As I’ve blogged on the Strategy (previous posts link) and I wanted to review progress; not least because as we enter 2015, I was reminded that the principal objective of The Strategy was to reduce costs by up to 20% by the end of this Parliament (i.e. May 2015).

So what’s happened with the implementation of the Strategy?

In short, a lot has happened. Each task group has delivered outputs, with reports available on the Government website. The BIM Task Group has been the most visible with their own micro-site and twitter feed and has been instrumental in setting standards and coordinating the development of industry capability. Progress with procurement has seen the production of guidance on new procurement models and numerous trial projects take place. Moreover, work of the procurement task group has merged with Infrastructure UK who have *quietly* produced some outstanding documents on improving delivery in relation to the Project Initiation Routemap. And there is plenty more positive progress on, amongst other things, soft landings, developing client capability.

However, it’s unclear to me how the Government has done in relation to its original target for cost (and carbon) reduction. The 12 month update indicates savings, but there is, to my knowledge, no subsequent publication that clearly articulates progress. Don’t we need to understand how the Government has actually performed against the key objectives?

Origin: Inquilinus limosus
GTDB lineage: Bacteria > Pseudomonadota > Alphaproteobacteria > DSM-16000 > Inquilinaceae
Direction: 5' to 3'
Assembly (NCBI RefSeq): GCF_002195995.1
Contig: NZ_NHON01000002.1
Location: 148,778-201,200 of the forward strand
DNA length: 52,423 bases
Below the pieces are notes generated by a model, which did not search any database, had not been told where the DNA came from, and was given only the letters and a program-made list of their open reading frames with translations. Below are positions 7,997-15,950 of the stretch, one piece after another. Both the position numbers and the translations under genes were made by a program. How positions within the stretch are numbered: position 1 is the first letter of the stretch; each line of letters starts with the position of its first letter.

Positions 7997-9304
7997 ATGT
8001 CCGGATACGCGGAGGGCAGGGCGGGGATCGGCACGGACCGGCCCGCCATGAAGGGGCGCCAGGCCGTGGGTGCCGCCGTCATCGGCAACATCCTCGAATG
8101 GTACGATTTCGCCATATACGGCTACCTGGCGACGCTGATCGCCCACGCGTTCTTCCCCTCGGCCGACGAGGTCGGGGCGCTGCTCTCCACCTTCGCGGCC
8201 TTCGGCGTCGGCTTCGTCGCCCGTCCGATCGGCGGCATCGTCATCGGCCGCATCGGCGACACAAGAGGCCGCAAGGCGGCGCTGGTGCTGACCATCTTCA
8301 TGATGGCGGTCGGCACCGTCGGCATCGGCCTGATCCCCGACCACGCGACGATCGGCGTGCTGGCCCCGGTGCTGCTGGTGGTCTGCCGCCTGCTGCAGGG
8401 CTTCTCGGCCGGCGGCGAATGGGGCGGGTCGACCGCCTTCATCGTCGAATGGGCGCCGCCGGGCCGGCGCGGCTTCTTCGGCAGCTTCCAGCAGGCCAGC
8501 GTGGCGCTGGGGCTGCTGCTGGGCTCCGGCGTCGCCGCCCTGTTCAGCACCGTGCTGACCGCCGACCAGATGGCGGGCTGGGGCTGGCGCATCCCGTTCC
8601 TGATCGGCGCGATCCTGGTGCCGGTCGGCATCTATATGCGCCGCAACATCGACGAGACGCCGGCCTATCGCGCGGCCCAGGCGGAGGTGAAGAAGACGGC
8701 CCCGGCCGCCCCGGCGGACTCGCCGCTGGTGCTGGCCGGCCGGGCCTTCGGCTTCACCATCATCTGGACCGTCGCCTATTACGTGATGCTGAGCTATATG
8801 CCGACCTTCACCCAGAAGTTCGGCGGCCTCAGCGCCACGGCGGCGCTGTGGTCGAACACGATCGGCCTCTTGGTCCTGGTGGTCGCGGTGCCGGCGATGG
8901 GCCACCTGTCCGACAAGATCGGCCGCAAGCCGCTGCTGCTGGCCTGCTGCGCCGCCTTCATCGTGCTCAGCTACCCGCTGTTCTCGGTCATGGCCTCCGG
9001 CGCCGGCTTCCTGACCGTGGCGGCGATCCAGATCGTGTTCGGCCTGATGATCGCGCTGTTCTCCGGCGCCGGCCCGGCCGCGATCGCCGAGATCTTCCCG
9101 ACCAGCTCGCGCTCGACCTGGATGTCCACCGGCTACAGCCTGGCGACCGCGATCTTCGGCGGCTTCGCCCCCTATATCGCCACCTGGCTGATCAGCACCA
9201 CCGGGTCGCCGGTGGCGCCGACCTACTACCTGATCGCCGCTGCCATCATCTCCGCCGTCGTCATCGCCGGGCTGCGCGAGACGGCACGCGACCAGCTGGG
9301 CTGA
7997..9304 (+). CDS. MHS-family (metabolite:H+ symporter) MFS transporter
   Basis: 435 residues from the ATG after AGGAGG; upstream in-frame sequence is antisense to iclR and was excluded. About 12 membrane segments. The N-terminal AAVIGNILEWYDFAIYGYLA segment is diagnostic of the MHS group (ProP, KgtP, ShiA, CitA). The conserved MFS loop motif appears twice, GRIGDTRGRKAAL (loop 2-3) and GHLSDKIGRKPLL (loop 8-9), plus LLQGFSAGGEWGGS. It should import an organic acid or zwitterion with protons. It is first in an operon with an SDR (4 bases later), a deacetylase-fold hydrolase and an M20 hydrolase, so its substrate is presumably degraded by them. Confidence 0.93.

I have previously challenged whether The Strategy would result in any lasting change? On this note, in the interview with Stef Stefanou (£ Building) he lamented that despite being an industrial reformer, he no longer believes the industry will ever change. It’s my concern, that whilst there are persuasive arguments for change, we are a long way from reaching the tipping point of a more productive way of delivery.

The Strategy is a good document, a lot of good work that has taken place, however the question has be “how much influence has it really had?”

Consolidating for Growth

This is a personal reflection on a recent visit to Byrne Group’s Consolidation Centre. ImageI first came across the principle of a consolidation centre when I was working at BAA on Terminal 5. The consolidation centre was the solution to the problem of getting everything needed for construction and mobilisation on to the restricted T5 site.  Rather than every supplier face the gauntlet of the bottleneck at the entrance to the site, a centre was created nearby where all suppliers dropped of their consignments for consolidating into full loads.
The principles and benefits are well captured in the following articles:
The principle has been developed and separate logistic companies have endeavoured to replicate the operation in London and elsewhere.  I recently became aware that the Byrne Group had also adapted the principle for their purposes. It is promoted on on their website and has received recognition in the form of the “Best Practice in Management category at the Plant Services magazine 2010 Best Practice Awards”. Further information is available

  1. On Byrne Group website
  2. On COINS website